Wild Swan Theater is particular about the stories it chooses to tell. No princess stories about ‘physical appearance or being swept off [their] feet by a one-time meeting and a pretty party dress.’ That’s how artistic director Hilary Cohen describes some fairytales.
Instead, Wild Swan is putting on Marketplace Stories — 5 classic folktales from various parts of the Arab World.
“You can have a really good story but it doesn’t necessarily translate well to the stage,” Cohen said. “It has to have some kind of pivot point where there are bad guys who get their comeuppance, or there’s somebody who is arrogant and who has a fall — some wrong is righted. Those kinds of things need to happen and in a dramatic way.”
Cohen is the writer and director of Marketplace Stories. She said the moral is also important, as in a tale called the Price of Steam. It’s the story of a merchant who wants to charge a beggar for smelling his soup.
Cohen said her challenge was to make sure little kids could understand “the comeuppance” when a judge rules the merchant gets to hear the sound of money as payment for the beggar smelling the soup.
“How do you explain that to a five year old? A ten year old can get it – that’s the upper end of the audience for this story – but a five year old – the lower end of the age range – that’s tricky. So we worked a long time to try to find a way to dramatize that in a way the young child could get, too.”
Wild Swan has carved out a unique space in theater – not just youth theater. It was created with the goal of being fully “accessible” for young audiences. Accessible creatively. Accessible culturally. Accessible to people with disabilities.
“We try to have a very diverse group of actors so that people will see themselves represented in the performances,” Cohen said. “We also try to keep the ticket prices affordable. So, we have a lot of goals in making the kind of theater that we do.”
As Cohen was writing the play – and as the actors were rehearsing it – they relied on resources and guidance from the Arab American National Museum to understand and reflect Arab culture. At the beginning of each story within the play, an actor will say in Arabic: ‘Once Upon a time in the very old days.’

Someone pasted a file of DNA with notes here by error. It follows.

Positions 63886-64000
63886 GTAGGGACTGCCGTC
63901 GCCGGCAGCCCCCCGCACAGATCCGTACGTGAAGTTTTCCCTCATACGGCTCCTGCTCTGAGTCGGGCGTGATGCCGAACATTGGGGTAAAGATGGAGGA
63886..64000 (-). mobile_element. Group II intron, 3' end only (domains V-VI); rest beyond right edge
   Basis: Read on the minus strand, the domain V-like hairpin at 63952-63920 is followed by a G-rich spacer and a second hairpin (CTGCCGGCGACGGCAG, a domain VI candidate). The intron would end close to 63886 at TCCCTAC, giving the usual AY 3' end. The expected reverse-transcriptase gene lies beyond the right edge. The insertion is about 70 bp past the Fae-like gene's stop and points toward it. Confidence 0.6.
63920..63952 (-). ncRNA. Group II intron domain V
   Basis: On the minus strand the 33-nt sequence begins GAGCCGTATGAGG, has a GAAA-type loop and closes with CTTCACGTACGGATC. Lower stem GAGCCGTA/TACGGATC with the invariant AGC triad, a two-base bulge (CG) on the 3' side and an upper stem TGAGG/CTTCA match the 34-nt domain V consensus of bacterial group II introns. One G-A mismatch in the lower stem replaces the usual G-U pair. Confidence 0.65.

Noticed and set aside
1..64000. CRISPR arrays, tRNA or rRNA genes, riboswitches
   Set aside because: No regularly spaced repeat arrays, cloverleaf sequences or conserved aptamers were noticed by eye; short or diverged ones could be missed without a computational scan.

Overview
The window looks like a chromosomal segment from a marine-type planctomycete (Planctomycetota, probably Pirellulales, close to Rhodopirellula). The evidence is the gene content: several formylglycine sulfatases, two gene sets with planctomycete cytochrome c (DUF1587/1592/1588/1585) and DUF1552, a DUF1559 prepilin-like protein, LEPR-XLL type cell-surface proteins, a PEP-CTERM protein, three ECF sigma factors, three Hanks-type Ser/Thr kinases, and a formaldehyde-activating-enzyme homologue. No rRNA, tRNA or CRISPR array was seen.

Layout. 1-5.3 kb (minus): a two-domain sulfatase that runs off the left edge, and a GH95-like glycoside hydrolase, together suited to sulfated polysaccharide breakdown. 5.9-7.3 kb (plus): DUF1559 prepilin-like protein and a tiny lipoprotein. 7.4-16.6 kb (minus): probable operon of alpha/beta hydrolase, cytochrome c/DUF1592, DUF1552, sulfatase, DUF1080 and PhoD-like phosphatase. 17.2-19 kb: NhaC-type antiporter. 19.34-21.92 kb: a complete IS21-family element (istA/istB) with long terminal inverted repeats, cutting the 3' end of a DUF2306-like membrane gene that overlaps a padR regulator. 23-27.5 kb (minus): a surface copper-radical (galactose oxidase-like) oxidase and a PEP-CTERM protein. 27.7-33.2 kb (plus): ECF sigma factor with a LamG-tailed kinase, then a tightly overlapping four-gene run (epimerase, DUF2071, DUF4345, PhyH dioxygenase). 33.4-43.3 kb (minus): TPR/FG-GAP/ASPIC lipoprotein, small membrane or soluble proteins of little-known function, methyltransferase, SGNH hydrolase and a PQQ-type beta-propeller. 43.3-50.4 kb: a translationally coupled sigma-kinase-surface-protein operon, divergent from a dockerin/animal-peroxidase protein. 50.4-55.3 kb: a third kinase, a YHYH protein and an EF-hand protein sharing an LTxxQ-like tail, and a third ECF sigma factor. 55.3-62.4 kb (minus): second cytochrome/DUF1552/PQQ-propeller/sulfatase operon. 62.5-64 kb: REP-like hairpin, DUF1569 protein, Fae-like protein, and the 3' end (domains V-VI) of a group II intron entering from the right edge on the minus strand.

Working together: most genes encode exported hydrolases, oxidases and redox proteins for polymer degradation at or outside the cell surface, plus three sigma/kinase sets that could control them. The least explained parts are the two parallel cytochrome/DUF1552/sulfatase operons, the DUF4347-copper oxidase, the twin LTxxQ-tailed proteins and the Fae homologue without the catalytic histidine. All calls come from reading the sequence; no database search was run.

“Lots and lots of practice to get that right.”
Touch tours and audio description are provided at each performance for audience members with visual impairments. The troupe’s home theater on the campus of Washtenaw Community College offers accessible, unobstructed seating for wheelchair users to sit with family and friends.
The most striking visual element in a Wild Swan performance may be the sign language interpreters. It’s not your typical interpreting situation where actors occupy the performance space and interpreters stand on the outskirts signing the dialogue. Cohen compares that kind of theater interpreting to a tennis match that forces audiences to look ‘one place for the sign language information and another place for the staging information.’
Wild Swan’s interpreters are costumed performers that participate in every “stage picture” – as Cohen calls it.
“As a director I’m always thinking about how to make an interesting arrangement that’s not confusing but have the signing actors fully integrated into every moment of the play. So, if you’re deaf you’re always seeing the signing but you never miss any of the action of the play.”
The interpreters add another level of preparation, writing and choreography. But, Cohen said, they also add a level of energy and an almost lyrical quality to the performances.
“It’s not the kind of style that everybody could do but it’s something that we’ve hit on. We rehearse very hard to do this. It’s complicated. It’s almost like a danced element or a visual poetry that’s added to the play.”
Marketplace Stories closed Wild Swan’s 2016-17 season. It offers theater camp to 4-to-10 year olds over the summer, and a new season of productions and tours start in the fall.